Dietary changes. Research suggests that diets higher in fat may play a role in cyclical breast/chest pain (12). Two studies have shown that decreasing fat intake in the diet may improve cyclical breast/chest pain (13,14).

Meditation and relaxation. People with breast/chest pain who practice progressive muscle relaxation (a process of tensing and relaxing your muscles) daily may have a decrease in pain (15). The use of mindfulness meditation can help improve premenstrual symptoms overall (16).

If these remedies don’t help

See your healthcare provider if the breast/chest pain is severe and does not improve with these steps. They will be able to discuss other options, such as starting or changing prescription medications (9,17).

Things that don’t appear to help

Some interventions have proved to be ineffective or inconclusive. Vitamins B1 and B6 have been studied, but don’t appear to be effective in reducing breast/chest pain (3). Decreasing caffeine has been studied, but the evidence is inconclusive (3). The use of diuretics (medications that reduce salt and water in your body) have also not been shown to work (3).

What’s the biological reason for cyclical breast pain?

The cause of cyclical breast/chest pain is likely hormonal due to its pattern in relation to the menstrual cycle, but the exact hormone (or hormones) involved is not known (3). Some theories include excess estrogen or prolactin, or deficient progesterone during the luteal phase, but studies have had conflicting results (3). Still, cyclical breast/chest pain is a common experience after ovulation (18).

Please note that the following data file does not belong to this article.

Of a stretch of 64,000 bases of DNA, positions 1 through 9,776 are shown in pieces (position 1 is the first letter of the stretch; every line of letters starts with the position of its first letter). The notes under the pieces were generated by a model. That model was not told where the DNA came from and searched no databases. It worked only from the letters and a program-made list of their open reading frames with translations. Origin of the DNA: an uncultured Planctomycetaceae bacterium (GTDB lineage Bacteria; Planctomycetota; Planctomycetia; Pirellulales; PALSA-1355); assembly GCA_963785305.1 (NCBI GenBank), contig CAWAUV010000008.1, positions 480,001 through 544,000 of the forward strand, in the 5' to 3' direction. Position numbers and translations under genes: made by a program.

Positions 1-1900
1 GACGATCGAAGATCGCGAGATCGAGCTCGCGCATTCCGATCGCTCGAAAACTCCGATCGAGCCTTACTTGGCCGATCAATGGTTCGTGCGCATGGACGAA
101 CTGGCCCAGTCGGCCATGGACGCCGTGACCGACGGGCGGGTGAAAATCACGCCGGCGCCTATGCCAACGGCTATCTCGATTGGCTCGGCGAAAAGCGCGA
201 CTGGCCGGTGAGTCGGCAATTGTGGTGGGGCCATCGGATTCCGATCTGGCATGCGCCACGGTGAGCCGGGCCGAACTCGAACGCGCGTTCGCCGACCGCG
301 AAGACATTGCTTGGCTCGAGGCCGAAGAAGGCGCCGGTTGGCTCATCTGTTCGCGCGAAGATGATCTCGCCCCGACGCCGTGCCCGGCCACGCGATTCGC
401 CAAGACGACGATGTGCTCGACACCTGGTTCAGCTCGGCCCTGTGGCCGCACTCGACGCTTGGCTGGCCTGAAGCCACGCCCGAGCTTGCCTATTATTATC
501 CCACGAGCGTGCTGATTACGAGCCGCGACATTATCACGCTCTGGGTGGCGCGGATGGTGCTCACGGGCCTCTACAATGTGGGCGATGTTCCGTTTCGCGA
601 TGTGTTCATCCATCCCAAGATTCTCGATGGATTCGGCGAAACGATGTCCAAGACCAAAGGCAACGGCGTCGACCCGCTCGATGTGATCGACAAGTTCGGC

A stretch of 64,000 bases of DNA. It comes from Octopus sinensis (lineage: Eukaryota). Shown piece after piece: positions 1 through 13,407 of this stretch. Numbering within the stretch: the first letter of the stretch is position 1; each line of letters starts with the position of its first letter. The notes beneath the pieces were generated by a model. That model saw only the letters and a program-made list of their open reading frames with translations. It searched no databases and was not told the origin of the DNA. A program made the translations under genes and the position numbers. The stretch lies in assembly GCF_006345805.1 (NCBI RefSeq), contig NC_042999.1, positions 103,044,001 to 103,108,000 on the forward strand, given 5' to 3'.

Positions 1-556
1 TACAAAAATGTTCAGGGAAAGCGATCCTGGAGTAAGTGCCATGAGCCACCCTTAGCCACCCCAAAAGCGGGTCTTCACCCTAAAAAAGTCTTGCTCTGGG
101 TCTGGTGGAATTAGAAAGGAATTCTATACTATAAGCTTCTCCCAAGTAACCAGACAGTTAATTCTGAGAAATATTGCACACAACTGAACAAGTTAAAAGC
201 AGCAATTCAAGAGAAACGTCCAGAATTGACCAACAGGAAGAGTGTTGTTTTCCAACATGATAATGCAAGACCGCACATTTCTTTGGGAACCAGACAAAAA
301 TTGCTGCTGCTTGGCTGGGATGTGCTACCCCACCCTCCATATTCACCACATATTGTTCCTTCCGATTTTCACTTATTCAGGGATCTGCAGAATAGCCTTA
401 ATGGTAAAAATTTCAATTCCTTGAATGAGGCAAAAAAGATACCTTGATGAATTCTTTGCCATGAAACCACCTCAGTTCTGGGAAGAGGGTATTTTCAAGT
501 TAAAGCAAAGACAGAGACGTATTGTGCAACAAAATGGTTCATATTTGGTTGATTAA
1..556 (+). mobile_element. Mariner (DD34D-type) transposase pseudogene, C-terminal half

Other theories about the cause of cyclical breast/chest pain include fluid retention and lipid (fat) metabolism (3). Swollen milk ducts have also been found in people experiencing both cyclical and non-cyclical breast/chest pain (19).

Breast/chest pain is common

While this likely won’t fix the discomfort you may be feeling, it sometimes is reassuring to know that many other people are dealing with the same thing, and that it is part of your body’s normal pattern of changes over the cycle.

Cyclical breast/chest changes that include pain, tenderness, and swelling affect about 7 out of 10 premenopausal people (2,20). Many people worry that breast/chest pain means they have breast cancer, but breast/chest pain alone—particularly when it is cyclical—is not a common symptom of cancer.

If breast/chest pain is worrying you, going to see a healthcare provider for an exam and more information may help relieve the anxiety and maybe even some of the pain (21).  

What else should I know?

Pain that is not cyclical (meaning that it’s not related to the menstrual cycle or doesn’t go away) could be due to something in the breast or rib cage like inflammation, infection, or injury, or could be a sign of cancer (17). Non-cyclical breast pain that is persistently in one spot—especially if there is also a breast/chest lump—should always be evaluated by a healthcare provider (17).

Breast/chest pain can also be a sign of early pregnancy. If it’s possible that you’re pregnant, your breasts/chest may be tender and your period could be late. Taking a pregnancy test could be a good idea.

Download Clue to track breast/chest pain and your cycle so that you can better plan for and manage your symptoms.

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Download Clue to track breast/chest pain and your cycle so that you can better plan for and manage your symptoms.